A few months ago, I was doing a workshop on business development for a client. One of the participants was the managing partner who asked me: “What is the most common issue you work on with your clients?”

I thought briefly about the question and then I realized that there is an obvious answer: follow-up. In fact the issue of follow-up is relevant in all of my coaching work, not just the coaching I do on business development.

In marketing, staying top of mind over time is crucial. Follow-up ensures that potential clients and referral sources will think of you when an opportunity presents itself.

Follow-up is also crucial for anyone doing career exploration. Employers like to hire professionals who are interested in their firm or company. Good follow-up demonstrates your interest.

And a good leader must find appropriate ways to follow up with their team to make sure everyone is on the same page and feeling motivated to do their best. Follow-up highlights who on the team may be hitting some stumbling blocks.

The challenge for lawyers is that we are generally risk averse. We don’t like rejection. When we don’t hear back from a potential client (i.e. after having a promising initial consultation), we assume they are not interested in working with us.

If an accountant who serves clients in the same industry has cancelled lunch, we assume they are not interested in building a referral relationship.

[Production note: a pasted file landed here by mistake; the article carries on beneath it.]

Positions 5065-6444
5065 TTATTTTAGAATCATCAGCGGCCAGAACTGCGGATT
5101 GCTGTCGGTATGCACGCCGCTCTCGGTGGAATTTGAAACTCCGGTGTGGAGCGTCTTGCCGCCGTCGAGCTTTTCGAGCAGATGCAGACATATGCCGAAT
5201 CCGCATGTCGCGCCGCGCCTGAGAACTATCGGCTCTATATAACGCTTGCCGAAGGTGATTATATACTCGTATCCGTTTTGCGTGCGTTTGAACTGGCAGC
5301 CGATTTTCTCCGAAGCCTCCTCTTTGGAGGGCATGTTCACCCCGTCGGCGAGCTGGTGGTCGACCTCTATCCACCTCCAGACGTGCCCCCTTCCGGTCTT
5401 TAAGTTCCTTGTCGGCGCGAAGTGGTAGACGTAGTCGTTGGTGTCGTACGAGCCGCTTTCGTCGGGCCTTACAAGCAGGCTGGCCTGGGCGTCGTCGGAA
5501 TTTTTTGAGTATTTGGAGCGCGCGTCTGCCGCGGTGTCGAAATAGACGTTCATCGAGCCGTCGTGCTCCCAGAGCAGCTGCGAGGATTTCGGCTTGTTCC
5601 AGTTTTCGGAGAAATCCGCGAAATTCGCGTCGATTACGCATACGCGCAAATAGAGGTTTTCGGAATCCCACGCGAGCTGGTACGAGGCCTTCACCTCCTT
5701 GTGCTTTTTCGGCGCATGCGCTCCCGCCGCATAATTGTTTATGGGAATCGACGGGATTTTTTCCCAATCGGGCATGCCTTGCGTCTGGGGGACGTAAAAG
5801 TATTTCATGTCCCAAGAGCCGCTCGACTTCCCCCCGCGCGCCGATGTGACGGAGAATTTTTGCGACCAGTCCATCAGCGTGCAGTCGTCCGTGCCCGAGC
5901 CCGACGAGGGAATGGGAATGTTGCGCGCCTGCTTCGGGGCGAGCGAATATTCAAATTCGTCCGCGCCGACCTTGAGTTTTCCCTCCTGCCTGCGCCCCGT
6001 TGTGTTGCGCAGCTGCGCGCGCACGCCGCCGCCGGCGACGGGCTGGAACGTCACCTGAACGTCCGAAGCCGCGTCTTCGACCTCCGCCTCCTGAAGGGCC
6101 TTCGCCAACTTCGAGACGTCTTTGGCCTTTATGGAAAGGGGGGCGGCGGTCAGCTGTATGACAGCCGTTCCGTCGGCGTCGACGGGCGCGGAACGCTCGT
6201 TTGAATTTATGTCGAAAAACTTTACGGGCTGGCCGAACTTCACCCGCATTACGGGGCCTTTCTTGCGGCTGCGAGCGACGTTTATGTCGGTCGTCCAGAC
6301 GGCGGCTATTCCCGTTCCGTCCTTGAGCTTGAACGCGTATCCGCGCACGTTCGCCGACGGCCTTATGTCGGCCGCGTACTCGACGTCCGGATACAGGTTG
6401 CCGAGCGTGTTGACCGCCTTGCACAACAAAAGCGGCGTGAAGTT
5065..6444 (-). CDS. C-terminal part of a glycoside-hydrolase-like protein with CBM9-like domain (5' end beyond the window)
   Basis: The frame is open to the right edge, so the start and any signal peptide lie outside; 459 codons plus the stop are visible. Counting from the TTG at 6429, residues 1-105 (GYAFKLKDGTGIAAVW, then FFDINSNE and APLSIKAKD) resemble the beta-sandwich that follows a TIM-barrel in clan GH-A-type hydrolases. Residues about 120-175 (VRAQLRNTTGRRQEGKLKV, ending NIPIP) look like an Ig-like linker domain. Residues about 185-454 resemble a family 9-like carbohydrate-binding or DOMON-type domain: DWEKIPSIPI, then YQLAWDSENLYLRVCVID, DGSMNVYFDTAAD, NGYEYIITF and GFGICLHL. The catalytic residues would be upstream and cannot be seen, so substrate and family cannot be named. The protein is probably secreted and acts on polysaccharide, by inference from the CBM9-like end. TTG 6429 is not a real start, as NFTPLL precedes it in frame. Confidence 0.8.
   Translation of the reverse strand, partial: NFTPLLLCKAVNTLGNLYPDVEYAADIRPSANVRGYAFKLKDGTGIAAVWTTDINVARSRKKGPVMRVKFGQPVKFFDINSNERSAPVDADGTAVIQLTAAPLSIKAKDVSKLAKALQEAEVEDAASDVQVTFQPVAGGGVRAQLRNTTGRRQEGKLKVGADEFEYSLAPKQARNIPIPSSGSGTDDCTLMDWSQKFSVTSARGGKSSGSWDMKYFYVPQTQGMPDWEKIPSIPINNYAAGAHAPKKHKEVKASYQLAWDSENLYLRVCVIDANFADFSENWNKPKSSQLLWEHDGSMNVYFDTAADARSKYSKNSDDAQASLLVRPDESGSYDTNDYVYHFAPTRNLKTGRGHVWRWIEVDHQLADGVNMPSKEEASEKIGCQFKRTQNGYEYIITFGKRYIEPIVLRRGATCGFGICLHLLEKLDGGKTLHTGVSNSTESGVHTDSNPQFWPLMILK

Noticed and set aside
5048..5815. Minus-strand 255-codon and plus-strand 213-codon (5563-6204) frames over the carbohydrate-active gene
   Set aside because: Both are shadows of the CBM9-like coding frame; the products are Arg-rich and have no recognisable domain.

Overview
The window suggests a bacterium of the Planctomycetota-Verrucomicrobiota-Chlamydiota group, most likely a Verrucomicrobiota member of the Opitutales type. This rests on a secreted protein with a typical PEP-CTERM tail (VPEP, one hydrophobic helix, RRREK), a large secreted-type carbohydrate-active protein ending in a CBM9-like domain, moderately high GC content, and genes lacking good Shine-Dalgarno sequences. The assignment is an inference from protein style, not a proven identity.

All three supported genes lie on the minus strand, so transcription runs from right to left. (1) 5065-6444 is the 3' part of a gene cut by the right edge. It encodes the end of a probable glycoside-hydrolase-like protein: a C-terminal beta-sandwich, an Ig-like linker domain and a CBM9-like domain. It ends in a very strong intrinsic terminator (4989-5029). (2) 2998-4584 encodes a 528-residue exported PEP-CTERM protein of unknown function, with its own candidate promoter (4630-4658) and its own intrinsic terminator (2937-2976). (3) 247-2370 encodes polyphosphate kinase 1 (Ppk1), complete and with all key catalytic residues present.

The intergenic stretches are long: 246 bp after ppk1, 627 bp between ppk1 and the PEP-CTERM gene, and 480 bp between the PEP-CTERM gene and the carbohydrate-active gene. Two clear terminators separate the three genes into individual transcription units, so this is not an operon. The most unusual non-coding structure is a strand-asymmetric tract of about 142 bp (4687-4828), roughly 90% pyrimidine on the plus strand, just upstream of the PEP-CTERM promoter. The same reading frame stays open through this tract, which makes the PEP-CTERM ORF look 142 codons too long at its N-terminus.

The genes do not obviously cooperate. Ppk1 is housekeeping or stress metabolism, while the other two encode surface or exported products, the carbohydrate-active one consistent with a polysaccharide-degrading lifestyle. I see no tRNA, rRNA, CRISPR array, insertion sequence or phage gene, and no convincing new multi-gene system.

The truth is, there are many reasons people don’t respond or cancel appointments. Perhaps they are busy. Maybe your email ended up in their spam folder. Or maybe there was a death in the family or they are sick.

The key is to assume nothing when you haven’t gotten a response.

Unless you have solid reason to believe the other individual isn’t interested in connecting, your default should be to follow up. That’s true whether you are trying to build your law practice, trying to advance your career, or trying to develop your team.

To put it in legal terms, don’t look for proof beyond a reasonable doubt that you should follow up. Don’t think you need to get past summary judgment on the issue before you decide to act.

All you need is probable cause. If there is probable cause to think that it might be worth reaching out a few more times, then “Just Do It!”

Image by DALL-E.

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